Frrst of all, we really cannot use this passage to condemn anyone unless we would want to also condemn remarried people, alcoholics, gossipers, and so forth. It is evident from the multiple translations over the years that the interpretation of this passage varies due to cultural influence. Due to this fact it is difficult to form an unbiased opinion regarding what this passage means.
Based on the principle that the first step in biblical interpretation is to determine what the passage meant to the original audience ... and on the fact that the later version of the NIV refers to this as active and passive partners (see footnote which ignores the pederasty implications of this verse) .... and based on the fact that The Pastoral Perspectives on Homosexuality Paper of my denomination's General Superintendents interprets this as active and passive partners .... I personally suspect that this is about pederasty. This was a Roman / Greek practice that they would likely have been familiar with. It would be rightly condemned then and now. Let me go a bit further on this. I have heard some claim that lgbt folks are a threat to children. (they are not) Yes there are certain obscure groups out there that have a fascination with this. However, a well known organization ... PFLAG ... Parents Family and Friends of Lesbians and Gays condemns such a practice and will not affiliate with an such group that promotes this.(See their policy statement)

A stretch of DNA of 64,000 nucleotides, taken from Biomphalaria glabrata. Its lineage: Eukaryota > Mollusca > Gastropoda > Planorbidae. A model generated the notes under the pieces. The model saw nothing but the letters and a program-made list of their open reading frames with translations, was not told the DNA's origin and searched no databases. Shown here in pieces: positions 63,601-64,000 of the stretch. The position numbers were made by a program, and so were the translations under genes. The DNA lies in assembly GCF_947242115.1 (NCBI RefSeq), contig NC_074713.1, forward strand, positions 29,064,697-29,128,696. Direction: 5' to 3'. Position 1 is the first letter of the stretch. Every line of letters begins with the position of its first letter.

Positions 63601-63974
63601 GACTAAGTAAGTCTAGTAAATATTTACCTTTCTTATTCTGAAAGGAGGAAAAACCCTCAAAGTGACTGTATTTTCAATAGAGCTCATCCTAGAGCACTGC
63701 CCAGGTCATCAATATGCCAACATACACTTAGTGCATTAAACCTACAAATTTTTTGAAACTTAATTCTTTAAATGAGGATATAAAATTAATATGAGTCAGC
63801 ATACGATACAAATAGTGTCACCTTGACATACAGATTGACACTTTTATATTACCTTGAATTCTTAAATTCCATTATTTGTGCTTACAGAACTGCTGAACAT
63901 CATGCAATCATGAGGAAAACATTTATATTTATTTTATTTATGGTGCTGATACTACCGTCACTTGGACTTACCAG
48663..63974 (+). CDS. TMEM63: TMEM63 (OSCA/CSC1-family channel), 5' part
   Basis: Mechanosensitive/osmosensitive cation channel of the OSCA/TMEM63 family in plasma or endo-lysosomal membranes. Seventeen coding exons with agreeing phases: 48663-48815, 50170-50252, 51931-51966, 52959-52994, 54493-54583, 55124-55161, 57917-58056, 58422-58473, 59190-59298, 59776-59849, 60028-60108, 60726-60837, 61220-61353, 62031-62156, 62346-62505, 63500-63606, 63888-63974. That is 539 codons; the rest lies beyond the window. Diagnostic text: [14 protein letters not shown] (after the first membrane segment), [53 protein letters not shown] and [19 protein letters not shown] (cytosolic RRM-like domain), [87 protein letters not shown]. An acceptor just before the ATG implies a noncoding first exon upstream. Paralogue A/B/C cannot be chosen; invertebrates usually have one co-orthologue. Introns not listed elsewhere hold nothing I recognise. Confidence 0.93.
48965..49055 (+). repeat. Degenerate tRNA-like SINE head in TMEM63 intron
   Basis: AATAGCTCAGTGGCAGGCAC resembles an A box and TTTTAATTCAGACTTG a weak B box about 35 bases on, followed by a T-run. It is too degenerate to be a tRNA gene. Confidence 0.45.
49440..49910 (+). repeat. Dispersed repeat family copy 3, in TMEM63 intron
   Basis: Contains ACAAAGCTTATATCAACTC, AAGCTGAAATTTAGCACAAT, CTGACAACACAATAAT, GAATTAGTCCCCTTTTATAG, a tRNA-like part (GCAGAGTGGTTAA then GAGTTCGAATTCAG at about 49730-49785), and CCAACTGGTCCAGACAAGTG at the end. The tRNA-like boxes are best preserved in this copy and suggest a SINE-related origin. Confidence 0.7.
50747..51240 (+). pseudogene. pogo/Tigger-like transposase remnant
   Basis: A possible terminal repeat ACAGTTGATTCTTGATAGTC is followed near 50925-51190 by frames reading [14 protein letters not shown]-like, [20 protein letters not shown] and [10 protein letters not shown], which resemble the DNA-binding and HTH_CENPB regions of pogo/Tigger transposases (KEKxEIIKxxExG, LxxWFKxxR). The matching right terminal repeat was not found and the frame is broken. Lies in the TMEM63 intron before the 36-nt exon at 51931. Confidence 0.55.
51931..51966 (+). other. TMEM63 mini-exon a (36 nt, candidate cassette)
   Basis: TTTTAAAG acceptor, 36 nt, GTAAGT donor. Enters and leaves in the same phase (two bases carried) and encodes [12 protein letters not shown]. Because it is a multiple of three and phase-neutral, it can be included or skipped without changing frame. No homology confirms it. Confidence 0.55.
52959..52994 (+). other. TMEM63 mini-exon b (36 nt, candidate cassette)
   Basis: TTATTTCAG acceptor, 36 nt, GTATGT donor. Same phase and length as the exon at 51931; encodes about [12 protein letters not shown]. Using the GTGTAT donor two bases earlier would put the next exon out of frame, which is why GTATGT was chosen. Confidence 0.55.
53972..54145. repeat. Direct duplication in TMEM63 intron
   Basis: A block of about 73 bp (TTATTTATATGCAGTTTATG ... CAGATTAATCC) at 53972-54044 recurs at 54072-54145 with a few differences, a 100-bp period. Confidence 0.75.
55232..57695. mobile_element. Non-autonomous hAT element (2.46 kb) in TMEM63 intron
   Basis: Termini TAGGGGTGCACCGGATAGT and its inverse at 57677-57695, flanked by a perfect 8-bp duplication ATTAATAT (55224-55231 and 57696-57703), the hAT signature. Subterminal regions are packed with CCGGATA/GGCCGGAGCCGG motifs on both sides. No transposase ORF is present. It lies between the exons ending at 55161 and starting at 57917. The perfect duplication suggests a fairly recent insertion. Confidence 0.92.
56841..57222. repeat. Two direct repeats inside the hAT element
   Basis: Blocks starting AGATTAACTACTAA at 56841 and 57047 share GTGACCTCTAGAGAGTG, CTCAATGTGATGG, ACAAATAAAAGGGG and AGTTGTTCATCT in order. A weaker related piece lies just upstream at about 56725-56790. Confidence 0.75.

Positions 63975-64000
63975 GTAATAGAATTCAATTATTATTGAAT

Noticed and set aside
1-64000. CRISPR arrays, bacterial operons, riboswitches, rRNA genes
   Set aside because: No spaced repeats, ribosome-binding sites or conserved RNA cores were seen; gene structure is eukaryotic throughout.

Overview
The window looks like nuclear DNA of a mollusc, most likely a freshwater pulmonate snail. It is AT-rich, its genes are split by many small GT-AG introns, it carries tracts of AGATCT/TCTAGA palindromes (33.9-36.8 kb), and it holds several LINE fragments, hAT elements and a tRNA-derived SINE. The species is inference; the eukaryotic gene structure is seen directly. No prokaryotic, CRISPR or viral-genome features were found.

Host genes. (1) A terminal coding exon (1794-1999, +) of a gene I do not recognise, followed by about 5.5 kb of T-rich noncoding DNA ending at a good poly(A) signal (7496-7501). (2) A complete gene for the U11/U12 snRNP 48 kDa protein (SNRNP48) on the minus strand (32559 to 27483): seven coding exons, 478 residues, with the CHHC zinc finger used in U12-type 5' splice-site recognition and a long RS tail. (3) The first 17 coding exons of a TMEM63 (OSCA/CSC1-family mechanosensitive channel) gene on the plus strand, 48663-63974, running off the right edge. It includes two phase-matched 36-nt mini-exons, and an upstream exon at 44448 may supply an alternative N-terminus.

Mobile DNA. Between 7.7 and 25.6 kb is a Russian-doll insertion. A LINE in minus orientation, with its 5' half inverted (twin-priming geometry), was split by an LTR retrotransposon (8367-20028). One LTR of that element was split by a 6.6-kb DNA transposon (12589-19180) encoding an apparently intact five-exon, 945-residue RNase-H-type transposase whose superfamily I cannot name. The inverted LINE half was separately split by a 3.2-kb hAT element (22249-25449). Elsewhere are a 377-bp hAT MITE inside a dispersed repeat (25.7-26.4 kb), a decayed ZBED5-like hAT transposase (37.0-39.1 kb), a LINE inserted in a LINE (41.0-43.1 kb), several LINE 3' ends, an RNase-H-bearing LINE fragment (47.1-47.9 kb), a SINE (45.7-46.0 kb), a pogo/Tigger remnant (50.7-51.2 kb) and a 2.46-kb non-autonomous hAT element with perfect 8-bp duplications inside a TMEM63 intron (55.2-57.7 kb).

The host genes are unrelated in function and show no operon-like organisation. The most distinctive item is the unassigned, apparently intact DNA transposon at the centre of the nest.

As I have alluded to at the end of other interpretation papers on this website.... Whether this passage applies to our modern understanding of homosexuality or not ... I think it goes without saying that the Jewish and Christian culture of the day was not in agreement with gay sex or gay marriage. So the negating of this or any other passage that traditionally was/is regarded as being against gay sex /gay marriage does not fully answer the question of the morality of gay sex/ gay marriage for today. It may be one way to open the door to the question but it does not ... in itself... provide the answer. There are other scriptures and overarching principles to look at.
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I believe that what I have written on this website is within the boundaries of the theology and beliefs of my denomination. However, homosexuality is a very complex topic with varied viewpoints. Since this is the case, it should be understood that the views expressed by myself and other Christians on this website and in our blog and / or forums (if we have them) may not necessarily reflect the official position of my / their respective denominations. Additionally, when / if I reference various web resources it should not be assumed to be an endorsement of the entirety of that resource.